Joe Root has announced his resignation as England's Test captain, after five years in the role, in which time he has overseen more games, more wins and more defeats than any of his predecessors. But with England winning just one of their last 17 matches, and with no permanent appointments at the ECB to decide on his successor, his departure leaves the team in unprecedented chaos. Here is a rundown of the likeliest candidates to step into the breach.
In moments of indecision, England tend to revert back to their age-old habit of copying what Australia do. And with the very notable recent exception of Tim Paine, that has tended to revolve around picking the team first then giving the leadership to the best player therein. And so, assuming he is sound in mind and body after the travails of the winter, Ben Stokes is the most obvious man for the role, seeing as he is the only player other than Root himself who is guaranteed a game in the midst of this chaotic merry-go-round.
The case against his accession is manifold. The most surface-level concern right now is his fitness record. Stokes was put through the wringer this winter, first in Australia, where his rush to return from a career-threatening finger injury led him to take the field with his usual wholehearted enterprise but without the requisite conditioning to back up his methods - and then in the Caribbean, where he was supposed to be limiting his bowling after a side strain, but ended up being England's most-used seamer in the series, and is currently out of action until May due to a knee injury.
And that leads onto the other concern - the more broad mistrust of talismanic English allrounders being given the keys to the citadel. Neither Ian Botham nor Andrew Flintoff had much joy as England captain in their brief stints at the helm, with both men all too easily taking the view that they, and only they, could be trusted to dig England out of whichever hole they had landed. Stokes has a similar tendency towards the superhuman, when sometimes quiet functionality is all a given situation requires. And yet, the fact that he has never coveted the job perhaps suggests he'll be better at tempering his own expectations of incessant heroism. He's certainly the consummate team man, which will help his cause no end.
What, exactly, did England achieve with their binning-off of Stuart Broad and James Anderson in the Caribbean? If they wanted to prove that England's oldest stagers were more the problem than the solution to the Test team's flatlining standards, then they failed miserably in that objective, with both men emerging with their credentials enhanced following some unrelenting toil for their stand-ins, Chris Woakes and Craig Overton in particular.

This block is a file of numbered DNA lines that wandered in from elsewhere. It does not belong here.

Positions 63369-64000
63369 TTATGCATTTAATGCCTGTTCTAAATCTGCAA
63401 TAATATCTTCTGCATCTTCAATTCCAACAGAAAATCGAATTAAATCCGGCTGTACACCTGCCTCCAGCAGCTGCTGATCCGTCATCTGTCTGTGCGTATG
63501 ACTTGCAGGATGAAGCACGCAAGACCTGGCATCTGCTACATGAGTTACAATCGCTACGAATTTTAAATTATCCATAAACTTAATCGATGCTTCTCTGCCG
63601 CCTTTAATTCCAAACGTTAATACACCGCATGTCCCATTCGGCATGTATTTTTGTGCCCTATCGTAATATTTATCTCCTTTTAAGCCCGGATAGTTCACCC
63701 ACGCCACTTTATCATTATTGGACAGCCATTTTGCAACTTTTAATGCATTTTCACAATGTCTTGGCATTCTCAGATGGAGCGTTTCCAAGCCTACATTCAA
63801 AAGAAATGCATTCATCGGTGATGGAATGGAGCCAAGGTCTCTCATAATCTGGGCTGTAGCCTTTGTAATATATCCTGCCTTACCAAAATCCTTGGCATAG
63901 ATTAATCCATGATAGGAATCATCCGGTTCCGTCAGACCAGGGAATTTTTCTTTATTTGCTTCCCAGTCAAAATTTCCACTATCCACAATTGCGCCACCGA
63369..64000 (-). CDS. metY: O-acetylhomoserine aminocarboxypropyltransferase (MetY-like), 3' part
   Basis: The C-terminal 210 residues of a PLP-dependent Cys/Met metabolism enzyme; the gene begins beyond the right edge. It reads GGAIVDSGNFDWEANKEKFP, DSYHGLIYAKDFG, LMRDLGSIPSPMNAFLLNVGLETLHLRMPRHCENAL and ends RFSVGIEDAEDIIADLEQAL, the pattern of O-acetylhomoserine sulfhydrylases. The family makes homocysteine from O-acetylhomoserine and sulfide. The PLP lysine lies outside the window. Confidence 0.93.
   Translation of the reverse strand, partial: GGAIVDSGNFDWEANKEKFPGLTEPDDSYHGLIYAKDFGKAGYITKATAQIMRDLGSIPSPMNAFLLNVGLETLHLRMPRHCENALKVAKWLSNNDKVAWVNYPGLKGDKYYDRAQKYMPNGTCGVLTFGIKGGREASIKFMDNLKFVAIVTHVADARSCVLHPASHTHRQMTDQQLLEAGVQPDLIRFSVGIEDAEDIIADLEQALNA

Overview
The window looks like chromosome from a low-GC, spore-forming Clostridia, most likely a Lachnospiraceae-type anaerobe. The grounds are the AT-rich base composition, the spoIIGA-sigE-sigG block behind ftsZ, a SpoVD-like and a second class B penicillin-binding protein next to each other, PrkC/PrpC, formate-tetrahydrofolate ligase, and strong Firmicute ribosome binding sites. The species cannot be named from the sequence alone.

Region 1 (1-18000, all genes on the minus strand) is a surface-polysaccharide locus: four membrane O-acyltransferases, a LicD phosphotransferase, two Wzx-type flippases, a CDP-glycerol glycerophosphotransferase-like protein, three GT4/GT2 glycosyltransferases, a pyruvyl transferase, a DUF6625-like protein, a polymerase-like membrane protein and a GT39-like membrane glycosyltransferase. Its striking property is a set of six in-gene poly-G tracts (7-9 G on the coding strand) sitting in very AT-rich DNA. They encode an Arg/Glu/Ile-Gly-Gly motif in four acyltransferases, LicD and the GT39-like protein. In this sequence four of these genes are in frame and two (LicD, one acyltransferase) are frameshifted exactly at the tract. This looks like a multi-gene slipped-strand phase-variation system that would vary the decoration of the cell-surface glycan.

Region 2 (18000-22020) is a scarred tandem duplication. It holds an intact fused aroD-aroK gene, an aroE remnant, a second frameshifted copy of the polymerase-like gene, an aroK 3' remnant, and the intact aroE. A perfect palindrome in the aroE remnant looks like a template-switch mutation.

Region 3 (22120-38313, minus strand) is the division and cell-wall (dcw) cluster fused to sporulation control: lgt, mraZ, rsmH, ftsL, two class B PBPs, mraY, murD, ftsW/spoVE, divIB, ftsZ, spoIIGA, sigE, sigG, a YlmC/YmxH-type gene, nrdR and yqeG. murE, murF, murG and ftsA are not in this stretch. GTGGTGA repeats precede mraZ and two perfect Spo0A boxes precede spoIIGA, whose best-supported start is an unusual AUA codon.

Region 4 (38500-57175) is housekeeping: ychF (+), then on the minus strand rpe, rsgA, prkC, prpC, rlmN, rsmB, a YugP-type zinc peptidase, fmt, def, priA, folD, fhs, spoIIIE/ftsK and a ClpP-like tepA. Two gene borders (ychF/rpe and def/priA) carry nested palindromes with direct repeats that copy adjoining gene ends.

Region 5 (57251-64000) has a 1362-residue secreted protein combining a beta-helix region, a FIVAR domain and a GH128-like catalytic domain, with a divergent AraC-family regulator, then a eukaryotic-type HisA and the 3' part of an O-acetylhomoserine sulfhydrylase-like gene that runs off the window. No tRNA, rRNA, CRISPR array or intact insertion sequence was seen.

Perhaps it was intended more like a GSCE science experiment - what happens if we withdraw water from our control batch of cress? - but given that Root's post-Grenada claims of a "positive dressing-room atmosphere" have now culminated in his resignation, you do wonder if the stage is set for a similar reverse-ferret from the selectors (not that there are any actual selectors in this crazy maelstrom, but the catch-all term still applies…)
Either way, Broad has already made his case for the captaincy. Whether intentionally or not, his 15 minutes' worth of truth-bombs on the first day of the Sydney Test were more inspiring than anything that actually took place on the field of play in that benighted campaign. After proving his enduring worth, even at the age of 35, with England's first five-for of the series, Broad laid out nothing less than a manifesto for the reboot of England's Test fortunes: stop planning for tomorrow, start focusing on today. If a player performs, let him "own the shirt"; if he doesn't, expect him to work for it. And for God's sake, start scoring some runs…
His address awakened a dormant truth about a Test team that still has at its disposal four of its greatest players of all time: the solution to their current troubles may lie deeper within.
Broad is already two years older than Bob Willis was in 1982, the last time England picked a fast bowler as captain. But he's still four years shy of his sidekick Anderson, and besides, it's been 11 years already since Broad was considered worthy of the T20 leadership. He probably ought to have been given the caretaker captaincy in the Caribbean, just to guard against the inevitable listlessness that coloured that campaign, but with the ECB in such a state of turmoil that there may yet be no permanent executives in office come the start of the New Zealand series, there's a strong case for a management buy-out. Leave the cricket side of things to the guys who've been automatic picks for 15 years, and let their wisdom infuse into the whole set-up.
One of the curious features of the ECB's production-line approach to their Test cricketers is that the very best candidates for captaincy have next to no experience when they land the top job. Alastair Cook was the first to suffer from this scenario when he took over from Andrew Strauss in 2012, while Root himself admitted his nickname had briefly been "craptain", after an underwhelming stint in his early days as a pro at Yorkshire.
And so, there's unquestionably a case to be made for handing the reins to a proven County Championship-winning captain - not to mention a player whose own efforts with the bat in that 2018 season were so far and away the best in the country - by runs scored and minutes batted - he was immediately drafted into the England team as Cook's replacement as opener.
On the flip side, however, few players have seen their stock fall quite so dramatically as Rory Burns this winter. He remains England's only debutant since 2018 to average more than 30 - a shocking indictment in itself - but after arriving in Australia as one of Root's key lieutenants, Burns was burnt alive in the heat of the Ashes battle. His first-ball duck at Brisbane was one of the iconic horrors of the winter, and as his form and technique deserted him, so the mutterings began about his sullen attitude in the dressing-room and his failure to provide the senior-player support that might have been expected of him.